(Martinez de Luco tells me later that Chocolate took the bill to the bank, which confirmed that it was real.)
Despite the precariousness of their lives, many canners do make a living from it. Veronica, a fifteen-year-old Mexican-American girl whose parents are canners, comes to Sure We Can on the weekends to help out and make some extra cash. She demurs on shaking my hand because hers are sticky, but she takes an interest in my reporting and tells me about her high school journalism class, for which she recently wrote about Malala Yousufzai, the fifteen-year-old Pakistani girl who’d been shot by the Taliban. “You’re always supposed to ask ‘Why,’” she says, in explaining what she’s learned of journalism so far. Once, for an event at the United Nations marking the International Day for the Eradication of Poverty, Veronica told an audience of three hundred people about how her family overcame poverty by canning.
Despite the uncertain place they hold in society, Martinez de Luco says that canners tend to be “very hard workers and independent. They don’t want to be dependent on their children and are trying to work till their last breath.”
Paula, the Dominican woman who collects cans in Bushwick, has four adult children (three in New York City and one in Santo Domingo). She says she doesn’t make a lot of money from canning—“just enough for coffee and milk”—although Martinez de Luco tells me that Paula makes between a hundred and a hundred-and-fifty dollars a week on top of her Social Security checks.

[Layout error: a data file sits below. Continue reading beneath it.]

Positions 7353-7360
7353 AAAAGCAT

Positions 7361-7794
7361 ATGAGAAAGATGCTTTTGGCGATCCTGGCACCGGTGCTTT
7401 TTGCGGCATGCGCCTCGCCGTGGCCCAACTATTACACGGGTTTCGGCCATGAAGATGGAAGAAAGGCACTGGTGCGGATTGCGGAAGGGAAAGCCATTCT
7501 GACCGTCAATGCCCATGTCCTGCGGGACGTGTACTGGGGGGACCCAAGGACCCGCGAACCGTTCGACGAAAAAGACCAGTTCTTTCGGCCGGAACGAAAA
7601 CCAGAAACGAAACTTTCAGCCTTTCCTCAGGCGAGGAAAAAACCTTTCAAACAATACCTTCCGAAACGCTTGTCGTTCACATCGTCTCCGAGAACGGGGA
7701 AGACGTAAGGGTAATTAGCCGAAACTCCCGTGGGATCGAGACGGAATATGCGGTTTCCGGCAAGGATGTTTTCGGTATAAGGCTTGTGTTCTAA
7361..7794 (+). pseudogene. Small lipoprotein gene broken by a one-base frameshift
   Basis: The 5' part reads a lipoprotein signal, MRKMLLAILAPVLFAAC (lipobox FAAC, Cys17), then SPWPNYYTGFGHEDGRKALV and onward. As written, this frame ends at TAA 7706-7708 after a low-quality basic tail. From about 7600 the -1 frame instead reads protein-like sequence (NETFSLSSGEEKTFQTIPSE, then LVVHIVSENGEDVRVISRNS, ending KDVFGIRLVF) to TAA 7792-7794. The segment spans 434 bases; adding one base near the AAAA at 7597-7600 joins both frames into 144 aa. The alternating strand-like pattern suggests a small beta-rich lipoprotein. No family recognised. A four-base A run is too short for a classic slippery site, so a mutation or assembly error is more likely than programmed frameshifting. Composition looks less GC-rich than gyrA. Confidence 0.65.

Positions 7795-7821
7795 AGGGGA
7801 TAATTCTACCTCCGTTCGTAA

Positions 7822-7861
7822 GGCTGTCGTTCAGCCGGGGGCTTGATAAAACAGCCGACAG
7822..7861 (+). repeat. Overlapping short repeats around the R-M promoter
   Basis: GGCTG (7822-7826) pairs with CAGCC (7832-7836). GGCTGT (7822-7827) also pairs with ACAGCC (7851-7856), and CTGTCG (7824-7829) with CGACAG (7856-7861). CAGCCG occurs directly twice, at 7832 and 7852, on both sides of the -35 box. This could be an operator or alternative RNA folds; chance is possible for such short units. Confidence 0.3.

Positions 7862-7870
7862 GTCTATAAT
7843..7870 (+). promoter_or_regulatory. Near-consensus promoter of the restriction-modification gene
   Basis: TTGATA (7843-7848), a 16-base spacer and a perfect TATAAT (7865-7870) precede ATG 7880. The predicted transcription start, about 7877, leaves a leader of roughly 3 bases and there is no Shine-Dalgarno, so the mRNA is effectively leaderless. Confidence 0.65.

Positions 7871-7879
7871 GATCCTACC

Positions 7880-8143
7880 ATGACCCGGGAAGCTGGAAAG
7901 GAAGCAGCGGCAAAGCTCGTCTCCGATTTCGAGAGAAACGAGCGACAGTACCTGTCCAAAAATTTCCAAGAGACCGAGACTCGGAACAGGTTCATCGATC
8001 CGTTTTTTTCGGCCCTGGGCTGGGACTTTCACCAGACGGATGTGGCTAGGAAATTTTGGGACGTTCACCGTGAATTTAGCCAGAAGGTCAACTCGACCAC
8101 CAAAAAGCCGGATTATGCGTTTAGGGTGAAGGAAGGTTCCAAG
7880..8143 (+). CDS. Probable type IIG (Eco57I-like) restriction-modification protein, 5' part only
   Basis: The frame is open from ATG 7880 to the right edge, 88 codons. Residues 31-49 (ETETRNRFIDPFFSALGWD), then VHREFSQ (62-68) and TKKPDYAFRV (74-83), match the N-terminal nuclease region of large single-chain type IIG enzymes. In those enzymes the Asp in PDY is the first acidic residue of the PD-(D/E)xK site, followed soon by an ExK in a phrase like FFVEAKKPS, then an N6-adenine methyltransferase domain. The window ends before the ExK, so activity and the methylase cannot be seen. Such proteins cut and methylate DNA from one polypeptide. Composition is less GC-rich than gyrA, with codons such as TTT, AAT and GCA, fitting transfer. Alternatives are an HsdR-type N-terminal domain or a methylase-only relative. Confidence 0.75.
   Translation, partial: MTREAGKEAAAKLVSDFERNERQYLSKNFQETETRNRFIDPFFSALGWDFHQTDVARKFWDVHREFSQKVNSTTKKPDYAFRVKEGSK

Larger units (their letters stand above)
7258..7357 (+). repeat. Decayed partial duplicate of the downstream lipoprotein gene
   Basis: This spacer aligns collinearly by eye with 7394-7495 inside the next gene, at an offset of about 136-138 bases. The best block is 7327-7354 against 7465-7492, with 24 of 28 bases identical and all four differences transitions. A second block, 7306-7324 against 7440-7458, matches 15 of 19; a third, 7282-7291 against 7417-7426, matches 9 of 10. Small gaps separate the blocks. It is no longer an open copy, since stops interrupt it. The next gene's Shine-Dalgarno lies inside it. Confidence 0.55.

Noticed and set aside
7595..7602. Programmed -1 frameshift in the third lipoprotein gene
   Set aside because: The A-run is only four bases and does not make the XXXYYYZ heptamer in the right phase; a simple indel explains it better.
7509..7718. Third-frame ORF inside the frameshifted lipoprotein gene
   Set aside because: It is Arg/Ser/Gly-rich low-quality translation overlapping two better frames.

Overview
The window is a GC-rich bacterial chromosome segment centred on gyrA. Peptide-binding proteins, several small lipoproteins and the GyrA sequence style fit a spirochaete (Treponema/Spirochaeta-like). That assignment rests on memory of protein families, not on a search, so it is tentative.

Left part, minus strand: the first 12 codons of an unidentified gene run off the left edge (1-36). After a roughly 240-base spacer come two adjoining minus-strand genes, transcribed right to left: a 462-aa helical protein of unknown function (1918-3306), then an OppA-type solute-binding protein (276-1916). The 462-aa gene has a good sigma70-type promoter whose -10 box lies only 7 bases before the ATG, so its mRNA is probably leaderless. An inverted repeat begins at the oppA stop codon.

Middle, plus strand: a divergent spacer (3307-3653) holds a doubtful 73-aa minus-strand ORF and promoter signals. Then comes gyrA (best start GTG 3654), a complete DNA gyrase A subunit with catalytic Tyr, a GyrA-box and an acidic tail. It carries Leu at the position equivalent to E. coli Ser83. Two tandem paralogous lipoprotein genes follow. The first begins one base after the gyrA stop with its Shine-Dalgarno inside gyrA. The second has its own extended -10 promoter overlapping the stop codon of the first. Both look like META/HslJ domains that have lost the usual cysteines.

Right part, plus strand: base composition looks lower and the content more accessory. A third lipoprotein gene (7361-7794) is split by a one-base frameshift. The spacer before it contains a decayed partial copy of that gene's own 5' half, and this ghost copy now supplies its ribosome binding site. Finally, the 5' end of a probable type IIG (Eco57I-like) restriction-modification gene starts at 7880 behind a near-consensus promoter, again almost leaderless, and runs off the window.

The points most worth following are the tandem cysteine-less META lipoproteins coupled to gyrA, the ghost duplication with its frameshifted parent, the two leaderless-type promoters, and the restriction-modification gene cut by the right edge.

On the late-October Saturday when I follow her, Paula has a pleasant walk through the neighborhood, where she seems to know the location of each dumpster. She quietly does her rummaging while young professionals emerge from their warehouses-turned-apartment-buildings, squeezing past Paula to pick up their New York Times deliveries. Her route takes her past Brooklyn’s Natural food store, where hipsters sitting on benches stare at their iPhones and a small dog sits quietly in its owner’s lap. Paula continues by several large warehouses with Chinese lettering on their signs; at one, a handful of Chinese men, in mini assembly lines, fill SUVs with Bounty and Tide cleaning detergent. Along the way, she finds Trader Joe’s paper bags holding empty wine bottles and Ben & Jerry’s pints, and plastic bags of drained Red Bull and Vitamin Water containers—the remnants of late-night parties or the result of busy lives on the go. To many, these bags are simply trash. To Paula and other canners, they’re money.
At her last stop, Carrera’s Taqueria, on Flushing Avenue, the owners apologize because they have already given away the bulk of their recyclables. One man tries to give Paula cash but she puts her hand behind her back and refuses, saying, “No cojo dinero”—“I don’t take money.” Despite routine encounters like this, Paula does not seem bothered by the awkwardness of making a living from other people’s scraps. She says she goes canning not for the cash, but because it keeps her from moping around her house, depressed.
“For me,” she says as she heads home for her lunch break, “this is a type of therapy.”
* * *
Michael Premo is a multimedia storyteller and theater maker.
Stacey Zhou, who worked as a translator on this story, is a Chinese-born American journalist and home fashion designer based in New York City. When not translating between the two languages and four dialects she knows, she can be found scaling rock and enjoying cocktails with her friends.